In trading Roquan, Poles once again shows he gets rebuild process


As it turns out, Sunday was a fitting end to linebacker Roquan Smith's time with the Bears. After the Bears were run over by the Cowboys 49-29 in Dallas, Smith sat at his locker taking the blame for what he deemed an "embarrassing" and "unacceptable" defensive performance that started with him.

Those would be the last words Smith spoke as a Bear. On Monday, general manager Ryan Poles traded the star linebacker to the Baltimore Ravens for a 2023 second-round pick, a 2023 fifth-round pick, and veteran linebacker A.J. Klein.

Five days after trading 32-year-old Robert Quinn to the Philadelphia Eagles for a 2023 fourth-round pick, Poles turn one of his best assets into more draft capital for his rebuild.

It was yet another instance of Poles proving he understands the proper way to execute a long-term rebuild.

Poles' tenure started with a contract staring contest with Smith. The 25-year-old linebacker wanted to be the highest-paid off-ball linebacker in the NFL. It was a bridge Poles was unwilling to cross. Smith demanded a trade in August. Poles refused.

Smith ended his hold-in and decided to bet on himself, electing to play out the final year of his contract with full knowledge the Bears could franchise tag him at the end of the season.

Poles said there were "record-breaking" parts of his contract offer to Smith. The Bears wanted to see how the 25-year-old performed as the WILL linebacker in head coach Matt Eberflus' defense before paying him like game-changing backers Shaquille Leonard or Fred Warner.

But Smith never performed like a player who had earned the historic price tag he put on himself.

Outside of good performances against the Houston Texans and New England Patriots, Smith played like an average off-ball linebacker. He was a tackling machined but struggled with gap integrity and was a liability in coverage, the area that makes Warner and Leonard so dynamic.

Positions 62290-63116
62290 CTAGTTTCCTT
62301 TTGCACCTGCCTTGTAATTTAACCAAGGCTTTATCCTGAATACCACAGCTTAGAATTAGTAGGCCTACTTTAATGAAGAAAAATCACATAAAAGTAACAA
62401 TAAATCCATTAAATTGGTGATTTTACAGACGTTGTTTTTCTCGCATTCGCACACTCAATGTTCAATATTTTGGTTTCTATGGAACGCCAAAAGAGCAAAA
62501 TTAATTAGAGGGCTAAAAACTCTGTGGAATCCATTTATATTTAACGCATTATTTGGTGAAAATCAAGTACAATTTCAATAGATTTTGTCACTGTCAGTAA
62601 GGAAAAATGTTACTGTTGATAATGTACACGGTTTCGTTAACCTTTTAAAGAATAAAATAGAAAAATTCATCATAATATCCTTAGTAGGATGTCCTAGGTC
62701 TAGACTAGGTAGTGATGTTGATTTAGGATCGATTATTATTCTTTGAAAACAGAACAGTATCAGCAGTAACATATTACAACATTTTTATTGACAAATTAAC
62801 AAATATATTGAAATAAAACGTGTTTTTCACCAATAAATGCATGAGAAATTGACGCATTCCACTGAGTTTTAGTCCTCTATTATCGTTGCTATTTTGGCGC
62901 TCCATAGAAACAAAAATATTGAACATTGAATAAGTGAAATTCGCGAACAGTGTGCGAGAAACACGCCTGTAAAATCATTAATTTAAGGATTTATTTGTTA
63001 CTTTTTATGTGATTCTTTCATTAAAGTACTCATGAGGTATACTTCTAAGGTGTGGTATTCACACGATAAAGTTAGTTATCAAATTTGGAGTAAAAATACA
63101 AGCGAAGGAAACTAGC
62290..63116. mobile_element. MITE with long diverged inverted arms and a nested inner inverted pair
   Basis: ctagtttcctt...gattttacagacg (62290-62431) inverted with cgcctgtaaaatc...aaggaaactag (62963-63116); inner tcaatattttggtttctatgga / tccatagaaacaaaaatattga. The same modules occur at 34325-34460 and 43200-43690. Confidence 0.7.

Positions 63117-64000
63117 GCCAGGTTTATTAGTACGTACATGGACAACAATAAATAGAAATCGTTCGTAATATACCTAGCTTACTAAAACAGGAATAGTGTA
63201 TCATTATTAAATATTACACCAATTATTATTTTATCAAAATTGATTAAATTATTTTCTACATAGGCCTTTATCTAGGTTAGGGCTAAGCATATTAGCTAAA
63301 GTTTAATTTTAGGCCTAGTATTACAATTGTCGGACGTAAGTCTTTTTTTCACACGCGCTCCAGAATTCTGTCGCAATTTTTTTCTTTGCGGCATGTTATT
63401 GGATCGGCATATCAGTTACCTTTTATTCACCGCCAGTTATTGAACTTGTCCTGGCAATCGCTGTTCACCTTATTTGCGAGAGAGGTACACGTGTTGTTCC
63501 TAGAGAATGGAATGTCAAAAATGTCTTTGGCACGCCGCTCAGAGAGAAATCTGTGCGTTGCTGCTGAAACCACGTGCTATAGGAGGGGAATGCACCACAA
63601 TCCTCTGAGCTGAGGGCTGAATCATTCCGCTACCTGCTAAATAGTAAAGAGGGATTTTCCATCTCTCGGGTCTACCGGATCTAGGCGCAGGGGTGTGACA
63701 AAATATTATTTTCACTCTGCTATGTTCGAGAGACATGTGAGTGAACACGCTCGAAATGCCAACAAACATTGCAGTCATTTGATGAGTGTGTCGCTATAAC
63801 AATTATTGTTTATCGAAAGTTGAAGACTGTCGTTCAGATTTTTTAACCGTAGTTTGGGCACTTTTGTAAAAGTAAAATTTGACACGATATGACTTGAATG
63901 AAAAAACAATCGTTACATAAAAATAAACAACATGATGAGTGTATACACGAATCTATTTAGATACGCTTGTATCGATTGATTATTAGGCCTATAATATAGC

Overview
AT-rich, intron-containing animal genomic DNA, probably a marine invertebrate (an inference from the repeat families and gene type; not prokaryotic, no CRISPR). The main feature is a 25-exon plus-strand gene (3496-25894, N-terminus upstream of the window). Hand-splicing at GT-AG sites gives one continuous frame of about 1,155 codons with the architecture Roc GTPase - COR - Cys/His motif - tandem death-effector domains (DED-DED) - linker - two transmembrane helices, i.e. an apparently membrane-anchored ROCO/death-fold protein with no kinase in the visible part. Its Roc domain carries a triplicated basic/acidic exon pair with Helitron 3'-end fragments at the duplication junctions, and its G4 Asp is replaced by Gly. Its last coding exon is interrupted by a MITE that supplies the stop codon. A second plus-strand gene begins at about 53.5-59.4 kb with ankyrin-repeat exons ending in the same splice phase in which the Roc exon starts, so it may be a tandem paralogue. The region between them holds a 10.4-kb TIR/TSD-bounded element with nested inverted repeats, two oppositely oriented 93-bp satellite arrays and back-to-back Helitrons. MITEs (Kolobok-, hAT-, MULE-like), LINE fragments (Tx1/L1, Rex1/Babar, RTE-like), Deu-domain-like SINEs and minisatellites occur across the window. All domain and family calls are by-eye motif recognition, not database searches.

Last Wednesday, Smith was asked if the time away from contract negotiations had made him change his mind about asking for a trade. He said his mindset remained the same.

The simple fact is that Smith is a 25-year-old off-ball linebacker who wanted a large chunk of money the Bears wouldn't and shouldn't have paid him. He's a good player. But he isn't the cream of the crop and plays a non-premium position. Add in his age, and he never fit the timeline Poles has constructed to turn the Bears into contenders.

When building a long-term winner, it's hard to sink $20 million a season into a player at a non-premium position who didn't play up to his standard in a scheme many thought would allow him to thrive.

The Bears have now picked up a second-, fourth-, and fifth-round pick for Smith and Quinn. It made sense to deal Quinn. His time in Chicago was ending after this season one way or another. There was thought that Smith might stick around, either earning the contract he craved or getting the tag.

Instead, Poles elected to cash in his best chip to continue to focus on the future. Given where the Bears are at in the rebuild and how Smith had played, it made no sense to commit long-term, big money to him. It's smart to get what draft capital you can and focus on the future.

Trading Smith shows Poles remains dedicated to his long-term vision. He has been calculated in executing a clear plan he has drawn up for this rebuild. 

But trading Smith is a gamble. He might not be as good as he thought he was, but he's still a 25-year-old Pro Bowl linebacker who is leading the NFL in tackles. Those don't grow on trees.

Poles and the Bears' bet is that their first-time GM can draft astutely and lure free agents with the $110 million the Bears are expected to have available this offseason.

It's a big bet. But a smart one, given the status of the Bears' roster.

With all eyes on the future, Poles shipped off the talented but underachieving Smith for two picks he can use to continue to build the Bears in his desired image.

One that seemingly never included Smith.

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